That made me ask – why are most of us chasing simple maximization of wealth, at the cost of everything else, like health, personal relationships, peace of mind and even our very planet?
The other thing that bothers me in our modern economies is the extremely high and constantly rising inequality of wealth, income, consumption and opportunity. Except for a few that are lucky enough to go to the best colleges and universities, majority is stuck in the same social wrung they are borne in. What is worse, a small minority continues to endlessly accumulate wealth and distort democracy while majority toils without much of hope.
That made me ask – where does this start? Much of it starts with money and capital. So if we want to reform our society, we need to address the question of what and how of money head on.
TBE: Do you believe that cryptocurrencies and other forms of private currency will make a difference in the lives of those living in poverty in the Third World?
Swapnil Pawar: Extremely pertinent question for our times! Short answer is that the current form of bitcoin-like cryptocurrencies are fads perpetuated by a few techno-savvy people with poor understanding of economics.
However, my professional life at present is dedicated to building on this interesting experiment of decentralization and handling of value without intermediaries, for the betterment of the average person.
If we can use blockchain technology to enable wider access to credit, clearer ownership of property, lower cost of remittances, easier access to insurance we can indeed improve the lives of common people with the advents on this front. However, regulators need to take a nuanced view of the technology for that and should stop clubbing all things blockchain as “crypto”.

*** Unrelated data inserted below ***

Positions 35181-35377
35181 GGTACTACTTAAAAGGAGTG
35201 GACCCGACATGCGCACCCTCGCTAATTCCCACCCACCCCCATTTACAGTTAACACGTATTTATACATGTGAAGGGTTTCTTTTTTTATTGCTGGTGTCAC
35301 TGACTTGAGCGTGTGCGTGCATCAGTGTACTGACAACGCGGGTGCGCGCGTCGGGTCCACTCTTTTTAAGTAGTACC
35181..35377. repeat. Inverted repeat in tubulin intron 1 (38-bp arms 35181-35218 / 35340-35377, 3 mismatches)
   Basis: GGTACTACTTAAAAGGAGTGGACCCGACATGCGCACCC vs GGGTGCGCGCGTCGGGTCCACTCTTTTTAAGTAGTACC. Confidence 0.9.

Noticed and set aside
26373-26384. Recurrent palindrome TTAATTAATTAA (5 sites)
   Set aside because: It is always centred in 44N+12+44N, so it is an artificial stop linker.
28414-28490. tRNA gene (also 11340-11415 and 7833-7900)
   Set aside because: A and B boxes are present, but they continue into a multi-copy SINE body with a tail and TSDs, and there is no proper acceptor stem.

TBE: Where are we going wrong with our current monetary system? Why shouldn’t people “drive that thing?”
Swapnil Pawar: The current monetary system is a product of the historical evolution of commercial banking and central banks coupled with capital markets. These were always the domains of the very rich and the very powerful. Even today, debate rages on whether central banks should be “free” from political influence – as if central bankers are divine humans who “know better” than elected representatives of people.
Much of this preference of technocracy is based on the strong preference of the currently rich to keep the value of money stable at all costs. While that is by itself an acceptable aim, the second part – ie at all costs – is not. If there is a trade-off in reducing the value of the currency and achieving full employment plus wider dissemination of opportunities, it is a choice for elected governments to make. There should be nothing cast in stone!
Our current system needs revision in theory as well as wider dissemination of that revision. Hopefully this book is a small step in that direction.
TBE: What do you think are the most needed economic reforms in India right now? Are there likely policies that you would consider particularly ill advised?
Swapnil Pawar: A few things are needed urgently.
- An aggressive public works program – funded by a combination of government borrowing, guarantees and development finance institutions (in the form of banks).
- Massive investments in public health and education through health vouchers and school vouchers that leave it to the users to choose service providers from amongst privately run institutions.
- Big boost to scientific research relevant to India – especially rural India.